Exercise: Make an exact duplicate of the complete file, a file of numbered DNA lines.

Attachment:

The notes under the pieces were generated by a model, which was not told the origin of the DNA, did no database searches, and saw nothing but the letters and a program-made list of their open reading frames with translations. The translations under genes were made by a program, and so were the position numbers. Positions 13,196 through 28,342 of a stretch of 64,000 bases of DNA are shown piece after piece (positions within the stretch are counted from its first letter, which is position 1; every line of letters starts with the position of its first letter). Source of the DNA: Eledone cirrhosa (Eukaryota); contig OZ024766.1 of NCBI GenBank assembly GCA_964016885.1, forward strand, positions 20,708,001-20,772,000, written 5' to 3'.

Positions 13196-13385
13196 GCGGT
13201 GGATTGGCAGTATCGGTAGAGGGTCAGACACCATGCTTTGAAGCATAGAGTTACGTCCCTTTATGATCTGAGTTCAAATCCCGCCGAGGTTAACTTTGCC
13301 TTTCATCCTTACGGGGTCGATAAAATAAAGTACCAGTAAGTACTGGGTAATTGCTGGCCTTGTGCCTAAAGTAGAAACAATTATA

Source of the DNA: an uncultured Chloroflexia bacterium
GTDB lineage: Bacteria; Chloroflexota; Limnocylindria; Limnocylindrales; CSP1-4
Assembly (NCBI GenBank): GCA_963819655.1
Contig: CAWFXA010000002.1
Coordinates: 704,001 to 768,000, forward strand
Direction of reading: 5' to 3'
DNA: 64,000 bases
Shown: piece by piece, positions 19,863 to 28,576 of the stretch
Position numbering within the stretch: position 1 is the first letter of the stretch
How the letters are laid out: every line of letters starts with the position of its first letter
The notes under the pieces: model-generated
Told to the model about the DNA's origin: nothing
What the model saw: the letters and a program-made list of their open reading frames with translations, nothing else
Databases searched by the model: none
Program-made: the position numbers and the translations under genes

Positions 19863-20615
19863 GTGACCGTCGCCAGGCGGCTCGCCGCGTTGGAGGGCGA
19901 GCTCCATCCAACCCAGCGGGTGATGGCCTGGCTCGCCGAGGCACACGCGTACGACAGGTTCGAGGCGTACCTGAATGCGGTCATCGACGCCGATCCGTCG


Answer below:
The notes under the pieces were generated by a model, which was not told the origin of the DNA, did no database searches, and saw nothing but the letters and a program-made list of their open reading frames with translations. The translations under genes were made by a program, and so were the position numbers. Positions 13,196 through 28,342 of a stretch of 64,000 bases of DNA are shown piece after piece (positions within the stretch are counted from its first letter, which is position 1; every line of letters starts with the position of its first letter). Source of the DNA: Eledone cirrhosa (Eukaryota); contig OZ024766.1 of NCBI GenBank assembly GCA_964016885.1, forward strand, positions 20,708,001-20,772,000, written 5' to 3'.

Positions 13196-13385
13196 GCGGT
13201 GGATTGGCAGTATCGGTAGAGGGTCAGACACCATGCTTTGAAGCATAGAGTTACGTCCCTTTATGATCTGAGTTCAAATCCCGCCGAGGTTAACTTTGCC
13301 TTTCATCCTTACGGGGTCGATAAAATAAAGTACCAGTAAGTACTGGGTAATTGCTGGCCTTGTGCCTAAAGTAGAAACAATTATA

Source of the DNA: an uncultured Chloroflexia bacterium
GTDB lineage: Bacteria; Chloroflexota; Limnocylindria; Limnocylindrales; CSP1-4
Assembly (NCBI GenBank): GCA_963819655.1
Contig: CAWFXA010000002.1
Coordinates: 704,001 to 768,000, forward strand
Direction of reading: 5' to 3'
DNA: 64,000 bases
Shown: piece by piece, positions 19,863 to 28,576 of the stretch
Position numbering within the stretch: position 1 is the first letter of the stretch
How the letters are laid out: every line of letters starts with the position of its first letter
The notes under the pieces: model-generated
Told to the model about the DNA's origin: nothing
What the model saw: the letters and a program-made list of their open reading frames with translations, nothing else
Databases searched by the model: none
Program-made: the position numbers and the translations under genes

Positions 19863-20615
19863 GTGACCGTCGCCAGGCGGCTCGCCGCGTTGGAGGGCGA
19901 GCTCCATCCAACCCAGCGGGTGATGGCCTGGCTCGCCGAGGCACACGCGTACGACAGGTTCGAGGCGTACCTGAATGCGGTCATCGACGCCGATCCGTCG